Updates on IP Legislations in Nigeria

Jackson, Etti & Edu Nigeria

Nigeria has experienced some recent updates with respect to Intellectual Property (IP) laws. It is pertinent to share this update and highlight the major points relating to the protection and enforcement of IP in Nigeria. We are confident that these updates will further provide various IP owners with the realization that protection of their IP rights in Nigeria is important to their organization and brand. 


  1. Copyright Act 2022


The Copyright Act 2022 repeals the Copyright Act of 1988 and introduces provisions that address some of the unique challenges arising from digital uses of copyright works.  One major implication that follows from the objectives of the Act is the alignment of the Nigerian legal framework for the protection of Copyrights with international treaties to which Nigeria is a signatory.  Major highlights of the Act are provided below:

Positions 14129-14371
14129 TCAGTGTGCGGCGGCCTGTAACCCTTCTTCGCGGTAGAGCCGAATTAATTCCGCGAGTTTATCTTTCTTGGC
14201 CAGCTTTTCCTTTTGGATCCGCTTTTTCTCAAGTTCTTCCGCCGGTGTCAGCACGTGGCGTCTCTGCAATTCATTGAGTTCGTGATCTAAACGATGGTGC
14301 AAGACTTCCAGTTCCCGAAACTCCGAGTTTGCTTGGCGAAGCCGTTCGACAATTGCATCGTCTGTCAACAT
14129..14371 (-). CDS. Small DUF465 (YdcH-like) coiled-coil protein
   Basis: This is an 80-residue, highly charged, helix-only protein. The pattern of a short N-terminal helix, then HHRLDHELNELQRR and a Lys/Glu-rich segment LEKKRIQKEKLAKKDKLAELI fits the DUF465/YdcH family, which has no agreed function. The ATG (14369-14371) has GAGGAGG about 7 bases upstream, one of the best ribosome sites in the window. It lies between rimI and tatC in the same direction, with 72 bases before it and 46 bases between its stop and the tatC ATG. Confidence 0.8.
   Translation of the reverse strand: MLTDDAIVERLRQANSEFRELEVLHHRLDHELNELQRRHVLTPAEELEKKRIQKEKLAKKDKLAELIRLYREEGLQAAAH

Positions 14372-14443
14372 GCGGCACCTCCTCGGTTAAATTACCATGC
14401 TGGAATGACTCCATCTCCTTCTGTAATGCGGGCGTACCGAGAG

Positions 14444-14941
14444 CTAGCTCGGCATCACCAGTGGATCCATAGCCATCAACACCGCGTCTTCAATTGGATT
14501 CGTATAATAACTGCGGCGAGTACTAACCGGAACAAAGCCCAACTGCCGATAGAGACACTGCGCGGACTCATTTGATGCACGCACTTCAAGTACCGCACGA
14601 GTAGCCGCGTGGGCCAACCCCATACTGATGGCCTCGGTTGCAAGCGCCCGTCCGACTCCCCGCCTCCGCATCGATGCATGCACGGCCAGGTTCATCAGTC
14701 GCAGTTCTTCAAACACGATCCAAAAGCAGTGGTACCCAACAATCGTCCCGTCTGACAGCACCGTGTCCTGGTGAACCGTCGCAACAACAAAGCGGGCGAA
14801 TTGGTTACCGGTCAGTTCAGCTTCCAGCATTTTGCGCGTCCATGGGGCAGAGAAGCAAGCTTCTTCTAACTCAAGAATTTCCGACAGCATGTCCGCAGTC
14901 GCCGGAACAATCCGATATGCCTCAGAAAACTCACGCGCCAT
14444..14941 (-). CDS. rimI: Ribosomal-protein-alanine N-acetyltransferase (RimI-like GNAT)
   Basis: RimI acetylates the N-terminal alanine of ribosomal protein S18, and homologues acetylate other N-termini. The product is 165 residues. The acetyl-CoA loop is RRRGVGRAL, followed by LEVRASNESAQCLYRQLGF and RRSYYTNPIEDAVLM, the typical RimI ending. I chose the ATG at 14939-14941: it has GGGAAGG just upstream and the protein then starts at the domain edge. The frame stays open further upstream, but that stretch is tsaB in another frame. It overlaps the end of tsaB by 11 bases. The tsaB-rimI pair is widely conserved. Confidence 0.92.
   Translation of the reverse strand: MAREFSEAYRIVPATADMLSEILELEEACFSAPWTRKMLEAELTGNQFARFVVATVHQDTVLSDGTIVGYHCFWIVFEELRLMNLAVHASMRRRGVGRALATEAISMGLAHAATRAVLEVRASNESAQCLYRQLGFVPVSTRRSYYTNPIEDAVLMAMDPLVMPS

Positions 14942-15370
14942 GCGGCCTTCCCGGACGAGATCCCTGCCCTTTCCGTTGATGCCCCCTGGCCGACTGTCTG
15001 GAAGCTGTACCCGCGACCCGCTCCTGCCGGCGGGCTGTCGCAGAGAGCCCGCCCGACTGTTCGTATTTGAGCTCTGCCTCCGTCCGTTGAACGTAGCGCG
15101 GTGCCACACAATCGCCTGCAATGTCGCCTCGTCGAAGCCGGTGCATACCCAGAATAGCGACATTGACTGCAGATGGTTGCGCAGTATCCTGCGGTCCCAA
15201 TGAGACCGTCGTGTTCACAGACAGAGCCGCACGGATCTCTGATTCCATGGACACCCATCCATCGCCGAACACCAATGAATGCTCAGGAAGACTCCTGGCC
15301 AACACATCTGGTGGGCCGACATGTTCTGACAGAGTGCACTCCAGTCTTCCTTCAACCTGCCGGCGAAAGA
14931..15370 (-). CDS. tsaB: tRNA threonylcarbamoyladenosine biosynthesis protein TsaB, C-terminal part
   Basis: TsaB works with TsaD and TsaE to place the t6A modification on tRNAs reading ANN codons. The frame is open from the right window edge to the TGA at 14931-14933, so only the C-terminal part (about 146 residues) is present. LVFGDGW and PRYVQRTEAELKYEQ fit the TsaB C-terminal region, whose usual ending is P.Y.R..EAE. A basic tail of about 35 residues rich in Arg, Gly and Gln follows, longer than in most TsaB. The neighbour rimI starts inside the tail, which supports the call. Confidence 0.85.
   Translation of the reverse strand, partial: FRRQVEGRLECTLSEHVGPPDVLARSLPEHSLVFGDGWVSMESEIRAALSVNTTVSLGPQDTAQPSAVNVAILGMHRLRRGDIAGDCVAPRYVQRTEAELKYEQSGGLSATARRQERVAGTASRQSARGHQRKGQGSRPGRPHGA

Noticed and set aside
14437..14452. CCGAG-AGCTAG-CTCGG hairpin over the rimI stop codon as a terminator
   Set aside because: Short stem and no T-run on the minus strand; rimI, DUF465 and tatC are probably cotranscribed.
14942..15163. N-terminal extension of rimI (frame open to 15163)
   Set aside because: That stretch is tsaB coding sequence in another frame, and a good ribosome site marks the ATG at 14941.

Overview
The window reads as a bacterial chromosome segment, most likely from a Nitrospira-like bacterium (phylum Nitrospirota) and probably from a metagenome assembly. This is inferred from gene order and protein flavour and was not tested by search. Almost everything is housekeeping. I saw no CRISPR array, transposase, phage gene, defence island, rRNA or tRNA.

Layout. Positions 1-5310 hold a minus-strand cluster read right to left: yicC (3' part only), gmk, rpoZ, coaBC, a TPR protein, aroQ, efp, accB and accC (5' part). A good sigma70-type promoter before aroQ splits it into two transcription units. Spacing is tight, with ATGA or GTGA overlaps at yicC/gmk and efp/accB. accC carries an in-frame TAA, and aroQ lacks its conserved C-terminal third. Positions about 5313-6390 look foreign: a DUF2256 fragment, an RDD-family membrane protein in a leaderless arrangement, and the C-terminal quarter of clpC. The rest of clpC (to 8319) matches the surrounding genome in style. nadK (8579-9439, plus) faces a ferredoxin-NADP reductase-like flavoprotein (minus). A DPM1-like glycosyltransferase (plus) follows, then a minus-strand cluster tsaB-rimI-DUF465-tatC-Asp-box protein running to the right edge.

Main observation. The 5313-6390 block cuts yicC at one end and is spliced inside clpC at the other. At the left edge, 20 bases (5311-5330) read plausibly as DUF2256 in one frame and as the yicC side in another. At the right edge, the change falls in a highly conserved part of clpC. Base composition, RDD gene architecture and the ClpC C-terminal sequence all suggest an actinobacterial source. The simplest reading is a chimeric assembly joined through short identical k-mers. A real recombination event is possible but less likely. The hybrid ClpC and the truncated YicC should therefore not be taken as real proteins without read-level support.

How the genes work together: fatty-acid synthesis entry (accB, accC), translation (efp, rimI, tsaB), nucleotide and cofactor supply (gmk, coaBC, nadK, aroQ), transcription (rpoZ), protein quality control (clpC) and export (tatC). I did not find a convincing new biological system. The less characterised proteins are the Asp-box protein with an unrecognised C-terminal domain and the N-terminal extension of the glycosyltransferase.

1. The new Copyright Act, in alignment with the WIPO Internet Treaties, namely the WIPO Copyright Treaty (WCT) and the WIPO Performances and Phonograms Treaty (WPPT) introduces new “digital rights” of distribution, communication to the public, and making works available through wire or wireless means.


    1. The Act now also includes legal protection for technological protection measures (TPMs) used by rights holders to protect digital works from unauthorized use and access, as required by the WCT and WPPT.


    1. In compliance with the Marrakesh Treaty, a new exception has been introduced to allow for the production and international transfer of specially adapted books for individuals with visual impairments, to facilitate access to published works for persons who are blind or visually impaired.